Asian Lite marks Holy Month of Ramadan with a special series of Ramadan Musings with Masarat Daud
I often return to this lovely Ralph Waldo Emerson quote: To be yourself in a world that is constantly trying to make you something else is the greatest accomplishment.
Balpreet Kaur is a fine example of this. To follow Sikh values of respecting the body and caring and nurturing it in the form that was given to us is an important aspect of worship. Kaur has facial hair and also sports a turban—both of which are highly unusual according to our set standards of feminine beauty. In a letter to Reddit after someone, without her permission, posted her photo and ridiculed her appearance, she said that “her attitude and thoughts are very important” and it makes her focus on her actions and not on society’s idea of beauty.
Most Muslim women who cover will also share the exact sentiment, yet it largely goes unheard or perhaps, intentionally ignored. There is a constant friction. The experience of standing out is never an easy one; it is an act of bravery to stand up for oneself.
The ‘jihad’ to be us. Don’t let my words scare you. This is no masterclass of violence. Jihad is the Arabic word for ‘struggle’. We all struggle, which means that we all partake in Jihad. It is our daily struggle with this contention, which sculpts us. It is a daily struggle, a jihad, to avoid being a hoarder and to trust enough to give.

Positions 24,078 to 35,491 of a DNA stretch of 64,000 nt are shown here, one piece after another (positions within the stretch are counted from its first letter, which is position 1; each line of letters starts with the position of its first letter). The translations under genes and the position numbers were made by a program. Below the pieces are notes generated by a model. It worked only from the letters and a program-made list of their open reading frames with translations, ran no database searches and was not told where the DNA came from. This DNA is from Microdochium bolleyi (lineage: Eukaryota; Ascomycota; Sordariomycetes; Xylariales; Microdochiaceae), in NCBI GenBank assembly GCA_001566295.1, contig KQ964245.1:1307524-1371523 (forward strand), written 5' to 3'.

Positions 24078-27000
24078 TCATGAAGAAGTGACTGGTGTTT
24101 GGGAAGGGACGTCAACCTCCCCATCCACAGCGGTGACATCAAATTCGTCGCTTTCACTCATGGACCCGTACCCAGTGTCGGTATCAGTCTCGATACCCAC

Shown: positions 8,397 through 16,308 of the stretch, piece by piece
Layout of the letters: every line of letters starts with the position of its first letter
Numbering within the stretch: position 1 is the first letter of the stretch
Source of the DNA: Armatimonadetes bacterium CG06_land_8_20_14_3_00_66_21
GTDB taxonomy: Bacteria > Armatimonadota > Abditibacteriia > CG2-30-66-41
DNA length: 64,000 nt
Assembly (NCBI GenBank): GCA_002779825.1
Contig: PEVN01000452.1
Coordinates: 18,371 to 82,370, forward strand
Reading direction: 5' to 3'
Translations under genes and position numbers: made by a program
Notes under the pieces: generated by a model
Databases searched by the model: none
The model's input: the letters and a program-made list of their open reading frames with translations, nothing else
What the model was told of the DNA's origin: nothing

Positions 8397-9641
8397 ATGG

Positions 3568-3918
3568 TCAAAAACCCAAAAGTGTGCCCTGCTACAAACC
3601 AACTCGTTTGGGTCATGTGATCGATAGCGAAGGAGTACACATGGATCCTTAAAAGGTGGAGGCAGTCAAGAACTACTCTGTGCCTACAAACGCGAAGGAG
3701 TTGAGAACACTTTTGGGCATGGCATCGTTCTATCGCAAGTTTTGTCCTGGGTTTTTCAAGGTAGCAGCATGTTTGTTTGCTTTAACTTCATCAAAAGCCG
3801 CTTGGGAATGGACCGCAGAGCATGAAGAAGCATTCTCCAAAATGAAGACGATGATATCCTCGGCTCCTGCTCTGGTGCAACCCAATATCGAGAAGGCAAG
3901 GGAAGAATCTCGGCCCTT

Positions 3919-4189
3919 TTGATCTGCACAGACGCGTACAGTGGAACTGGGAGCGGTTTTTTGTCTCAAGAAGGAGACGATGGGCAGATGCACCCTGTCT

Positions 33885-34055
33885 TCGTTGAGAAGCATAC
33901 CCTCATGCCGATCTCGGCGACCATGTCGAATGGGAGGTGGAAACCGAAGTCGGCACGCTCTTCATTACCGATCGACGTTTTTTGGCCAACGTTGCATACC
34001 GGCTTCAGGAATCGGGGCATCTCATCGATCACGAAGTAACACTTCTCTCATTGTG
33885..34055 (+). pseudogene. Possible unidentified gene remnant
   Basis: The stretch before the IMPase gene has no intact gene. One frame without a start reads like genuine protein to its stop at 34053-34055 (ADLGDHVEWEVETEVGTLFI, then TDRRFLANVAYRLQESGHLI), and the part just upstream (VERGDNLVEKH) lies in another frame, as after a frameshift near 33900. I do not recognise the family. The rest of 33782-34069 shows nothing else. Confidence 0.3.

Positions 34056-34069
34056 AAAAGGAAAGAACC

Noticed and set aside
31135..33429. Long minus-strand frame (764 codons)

It is a daily struggle to believe in yourself, that you can really do it and be great at it. It is a daily struggle to take a moment and let go of the negativity that someone just casually dumped on you via a Facebook post, a tweet, an image, a phone call or a message. It is a daily struggle to remember that your self-worth comes from within yourself; it takes us years to realise this.
It is a daily struggle to be a better person everyday; many simply spend the days trying to pull themselves through to another day. It is a daily struggle to resist passing judgments on people’s lives and to not have an opinion on everything.
It is a daily struggle to remember that the best actions are rooted in happiness and not from hatred, anger or jealousy. It is a daily struggle to constantly remind us that kindness to the self is fiercely important. We deserve kindness.
It is a daily struggle to be patient, to know that justice will be done.
It is a daily struggle to be us. Each day, in and out.
(Masarat Daud is many things. A girl’s education campaigner, a TED speaker, a TEDx curator, a recent SOAS MA graduate and a politically-incorrect humourist currently based in London.)